How To: Carve A Pumpkin Without Butchering Yourself

We like you, so in the interest of getting you and your family to Thanksgiving with all of your fingers attached, we’d like to direct your attention to some pumpkin carving “how to” info.

First of all, Consumer Reports has determined that pumpkin carving kits are the way to go–

From CR:

Cutting through pumpkins can easily injure your hands. Such gashes can be especially serious since nerves, blood vessels, and tendons lie just under the skin. The cuts can occur, for example, when a knife sticks fast in the rind, then abruptly dislodges as you tug, slashing your other hand. A long knife can penetrate to the other side of the pumpkin where one hand holds it steady. Or your hand can slip down onto the blade after the handle gets coated with the pumpkin’s slimy innards.

The pumpkin-carving kits we evaluated–which ran from about $6 to $15–eased some of those concerns. They contained tools that can saw through rind, poke holes, or scoop out the innards. One advantage of the sawlike tools is that they’re not razor-sharp, unlike many knives. Although various tools broke in our tests, the sawlike ones were judged less likely than regular knives to cause serious cuts to your hand.

If you’ve never carved a pumpkin before — or want to improve your carving technique, we found some helpful YouTube videos from someone called “The Pumpkin Lady.” Here’s one where she demonstrates how to use the carving saws:

You can find more “How To” videos as well as some free patterns on The Pumpkin Lady’s website.

Happy Halloween! Oh, and don’t forget to toast your pumpkin seeds. Yum!

(Photo: aginghipster77 )

Comments

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  1. Ragman says:

    Now, if you want to go the opposite end of the spectrum, there’s always [www.extremepumpkins.com]

  2. ShawnD says:

    Cutting yourself is a part of Halloween tradition! It makers your costume look more real!

  3. illtron says:

    Is anybody seriously still carving pumpkins with a knife? Carving kits have been around for years, and they cost less than $5.

  4. donjumpsuit says:

    no lie, a friend just took out a tendon on tuesday due to pumpkin carving. As a ironic twist, she will now be having hand surgery on halloween!

  5. jimv2000 says:

    What’s the fun of Halloween if you don’t stab yourself while carving a pumpkin?

  6. Git Em SteveDave loves this guy--> says:

    Also, a tip I can offer from a personal experience. If you drop your knife, do not try to catch it/stop it from hitting the floor with your foot.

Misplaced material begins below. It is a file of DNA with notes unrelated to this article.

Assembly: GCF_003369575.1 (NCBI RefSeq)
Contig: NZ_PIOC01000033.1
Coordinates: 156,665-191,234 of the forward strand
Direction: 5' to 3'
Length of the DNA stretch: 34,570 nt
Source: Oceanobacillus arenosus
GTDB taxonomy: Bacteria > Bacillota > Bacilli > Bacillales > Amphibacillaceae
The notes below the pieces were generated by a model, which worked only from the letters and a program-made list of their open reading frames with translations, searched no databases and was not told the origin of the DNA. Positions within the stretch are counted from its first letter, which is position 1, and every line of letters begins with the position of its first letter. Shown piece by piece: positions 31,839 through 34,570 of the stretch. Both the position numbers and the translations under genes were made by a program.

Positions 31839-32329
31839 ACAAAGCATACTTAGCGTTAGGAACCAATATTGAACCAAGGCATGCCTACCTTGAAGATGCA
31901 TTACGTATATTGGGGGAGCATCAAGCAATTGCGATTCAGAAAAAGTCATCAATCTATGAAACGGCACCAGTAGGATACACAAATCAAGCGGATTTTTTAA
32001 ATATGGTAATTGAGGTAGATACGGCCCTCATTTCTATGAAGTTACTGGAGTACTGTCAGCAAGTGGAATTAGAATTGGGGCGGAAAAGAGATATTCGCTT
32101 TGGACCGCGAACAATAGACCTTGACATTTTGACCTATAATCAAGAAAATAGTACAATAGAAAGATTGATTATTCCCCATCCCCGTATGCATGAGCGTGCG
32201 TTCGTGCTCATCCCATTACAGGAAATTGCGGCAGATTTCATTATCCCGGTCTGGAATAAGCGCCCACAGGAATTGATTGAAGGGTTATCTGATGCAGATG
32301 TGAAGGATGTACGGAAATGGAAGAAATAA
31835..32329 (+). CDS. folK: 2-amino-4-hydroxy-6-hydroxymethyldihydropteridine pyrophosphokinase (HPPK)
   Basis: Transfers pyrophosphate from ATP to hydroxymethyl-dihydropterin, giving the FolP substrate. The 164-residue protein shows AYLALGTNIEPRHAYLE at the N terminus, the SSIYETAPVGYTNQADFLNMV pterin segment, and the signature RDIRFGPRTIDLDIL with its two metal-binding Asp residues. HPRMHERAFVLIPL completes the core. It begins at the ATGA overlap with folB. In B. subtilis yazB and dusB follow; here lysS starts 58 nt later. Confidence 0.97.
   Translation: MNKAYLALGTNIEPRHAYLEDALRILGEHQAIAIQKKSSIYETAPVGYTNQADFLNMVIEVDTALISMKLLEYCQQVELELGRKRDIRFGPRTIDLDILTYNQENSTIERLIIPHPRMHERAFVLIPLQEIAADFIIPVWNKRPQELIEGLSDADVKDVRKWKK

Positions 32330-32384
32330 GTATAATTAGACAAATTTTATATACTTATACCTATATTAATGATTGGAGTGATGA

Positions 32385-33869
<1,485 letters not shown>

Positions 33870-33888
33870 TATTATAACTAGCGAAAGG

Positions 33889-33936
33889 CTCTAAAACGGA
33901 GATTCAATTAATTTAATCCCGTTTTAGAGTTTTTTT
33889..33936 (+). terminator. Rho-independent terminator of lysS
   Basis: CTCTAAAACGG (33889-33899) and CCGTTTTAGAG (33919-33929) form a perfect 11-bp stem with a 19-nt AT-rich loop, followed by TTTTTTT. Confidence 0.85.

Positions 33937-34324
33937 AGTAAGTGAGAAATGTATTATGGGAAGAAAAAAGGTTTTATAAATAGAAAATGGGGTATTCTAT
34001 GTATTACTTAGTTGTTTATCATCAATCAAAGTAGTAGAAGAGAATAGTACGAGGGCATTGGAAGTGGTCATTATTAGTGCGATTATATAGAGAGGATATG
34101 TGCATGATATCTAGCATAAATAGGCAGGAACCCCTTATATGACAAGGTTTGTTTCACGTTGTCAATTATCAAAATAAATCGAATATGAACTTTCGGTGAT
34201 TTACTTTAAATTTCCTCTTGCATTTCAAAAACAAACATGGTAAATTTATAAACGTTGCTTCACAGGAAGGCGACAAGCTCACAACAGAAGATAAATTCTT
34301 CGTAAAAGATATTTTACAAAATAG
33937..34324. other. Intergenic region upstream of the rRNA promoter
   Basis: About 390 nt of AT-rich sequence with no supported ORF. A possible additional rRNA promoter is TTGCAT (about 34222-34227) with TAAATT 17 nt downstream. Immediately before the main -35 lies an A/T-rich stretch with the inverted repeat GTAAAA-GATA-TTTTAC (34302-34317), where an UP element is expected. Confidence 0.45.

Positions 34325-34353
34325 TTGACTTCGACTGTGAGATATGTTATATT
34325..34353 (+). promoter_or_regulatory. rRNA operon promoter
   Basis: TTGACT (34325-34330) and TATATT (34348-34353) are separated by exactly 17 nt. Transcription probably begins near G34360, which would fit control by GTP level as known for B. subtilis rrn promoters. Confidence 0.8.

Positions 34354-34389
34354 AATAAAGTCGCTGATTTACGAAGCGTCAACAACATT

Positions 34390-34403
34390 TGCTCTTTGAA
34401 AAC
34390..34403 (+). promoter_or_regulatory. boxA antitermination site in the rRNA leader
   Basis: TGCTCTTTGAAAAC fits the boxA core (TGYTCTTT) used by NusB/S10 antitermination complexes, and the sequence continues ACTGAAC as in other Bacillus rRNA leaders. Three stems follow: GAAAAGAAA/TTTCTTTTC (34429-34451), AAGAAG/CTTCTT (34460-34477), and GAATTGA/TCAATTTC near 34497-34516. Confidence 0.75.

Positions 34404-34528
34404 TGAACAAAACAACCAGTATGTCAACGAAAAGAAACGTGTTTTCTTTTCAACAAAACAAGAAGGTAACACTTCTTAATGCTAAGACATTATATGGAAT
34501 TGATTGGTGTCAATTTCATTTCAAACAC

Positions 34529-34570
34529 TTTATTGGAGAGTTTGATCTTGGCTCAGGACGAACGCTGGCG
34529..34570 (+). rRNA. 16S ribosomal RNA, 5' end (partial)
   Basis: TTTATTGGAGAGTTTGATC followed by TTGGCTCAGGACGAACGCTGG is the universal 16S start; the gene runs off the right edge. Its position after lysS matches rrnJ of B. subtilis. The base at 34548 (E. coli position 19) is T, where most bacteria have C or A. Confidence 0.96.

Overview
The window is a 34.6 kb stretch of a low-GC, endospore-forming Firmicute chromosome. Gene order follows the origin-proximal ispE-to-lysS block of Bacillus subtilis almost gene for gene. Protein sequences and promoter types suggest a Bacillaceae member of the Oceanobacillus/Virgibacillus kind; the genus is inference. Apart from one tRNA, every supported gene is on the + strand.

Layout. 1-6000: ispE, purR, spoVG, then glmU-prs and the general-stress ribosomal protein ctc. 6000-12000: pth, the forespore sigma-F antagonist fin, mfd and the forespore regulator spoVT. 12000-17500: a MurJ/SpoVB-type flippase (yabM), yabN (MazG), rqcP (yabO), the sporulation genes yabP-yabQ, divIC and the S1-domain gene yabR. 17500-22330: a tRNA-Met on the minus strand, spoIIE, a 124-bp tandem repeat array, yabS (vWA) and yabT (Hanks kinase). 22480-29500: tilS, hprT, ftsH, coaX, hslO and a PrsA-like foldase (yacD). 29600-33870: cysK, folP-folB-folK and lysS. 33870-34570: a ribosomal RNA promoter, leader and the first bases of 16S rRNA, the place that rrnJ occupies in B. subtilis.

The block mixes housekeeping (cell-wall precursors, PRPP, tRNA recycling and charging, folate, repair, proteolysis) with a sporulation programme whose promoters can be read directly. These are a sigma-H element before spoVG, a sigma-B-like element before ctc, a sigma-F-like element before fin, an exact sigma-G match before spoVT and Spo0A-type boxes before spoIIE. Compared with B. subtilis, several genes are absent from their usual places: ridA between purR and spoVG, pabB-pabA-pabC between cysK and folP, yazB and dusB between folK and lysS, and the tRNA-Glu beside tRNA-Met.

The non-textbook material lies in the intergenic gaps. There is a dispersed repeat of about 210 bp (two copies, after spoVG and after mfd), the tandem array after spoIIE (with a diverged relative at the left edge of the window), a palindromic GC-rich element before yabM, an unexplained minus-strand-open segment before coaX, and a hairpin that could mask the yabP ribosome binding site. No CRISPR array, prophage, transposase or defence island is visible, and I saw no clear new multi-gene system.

Also, make sure your knife is sharp. It’s easier for surgeons to repair a clean cut than a ragged cut.

    • Jabberkaty says:

      @Git Em SteveDave loves this guy–>: Serrated is also a bad idea. Not only does it cut you good, you get pumpkin parts added to the cut.

    • Trai_Dep says:

      @Git Em SteveDave loves this guy–>: Or Thanksgiving and the potential Teaching Moment: You break bread with the hands, not by holding a roll in one hand while hacking into it with cunningly sharp, silver, serrated bread knives.
      Another Teaching Moment: did you know bones look green when exposed to the light? I learned that in the sixth grade!

      When I think of the number of boring, inane holiday family conversations that I selflessly cut short by substituting with exciting trips hurtling to the Emergency Room when I was a kid, my chest puffs out in pride.

      • D-Bo says:

        @Trai_Dep: This reminds me of the Thanksgiving we showed up at my Grandparent’s to find my Grandma in hysterics. Grandpa, after his usual half dozen wake up martinis, decided to cut firewood. So he took a chainsaw to a pile of 2x4s and when it hit a nail it bucked back into his face. Nothing like sitting down at the table with for a nice family dinner while the guy at the head of the table has 50 fresh stitches in his face.

  7. Anonymous says:

    That is the most disgusting Consumer Reports article excerpt I have ever read.

  8. SJActress says:

    I have a battery operated little pumpkin carving knife. Man, that thing rocks!

  9. arras says:

    I score the area I want to cut with a thumb tack or a pen and then cut along the dotted line. Very easy, very few cuts

  10. Trai_Dep says:

    All Hallow’s Eve really hasn’t arrived until the wail of self-maimed children and the pitter-patter of dripping blood on tiled floors echoes throughout the house. And I’ve got the scarred fingers to prove it!
    Get Em SteveDave: And feet too! If you’re going to dream, dream big.
    Yup, a scar on my right foot to prove that, too!

    …Think of it as a handy way for your parents to finally remember all their childrens’ blood types.

  11. DHT says:

    Don’t forget the Dremel option. Lots of cool designs one can do with a Dremel (you don’t need their special pumpkin-carving version). You can download pdfs of their patterns from Amazon.

  12. MameDennis says:

    I normally rebel against stupid one-purpose gadgets of all kinds… but, yeah, the pumpkin carving kits are dirt cheap, work like a charm, and keep your blood and tendons where they belong. (We bought ours after Halloween many moons ago, and it cost something like $1.50. Yay, post-season sales!)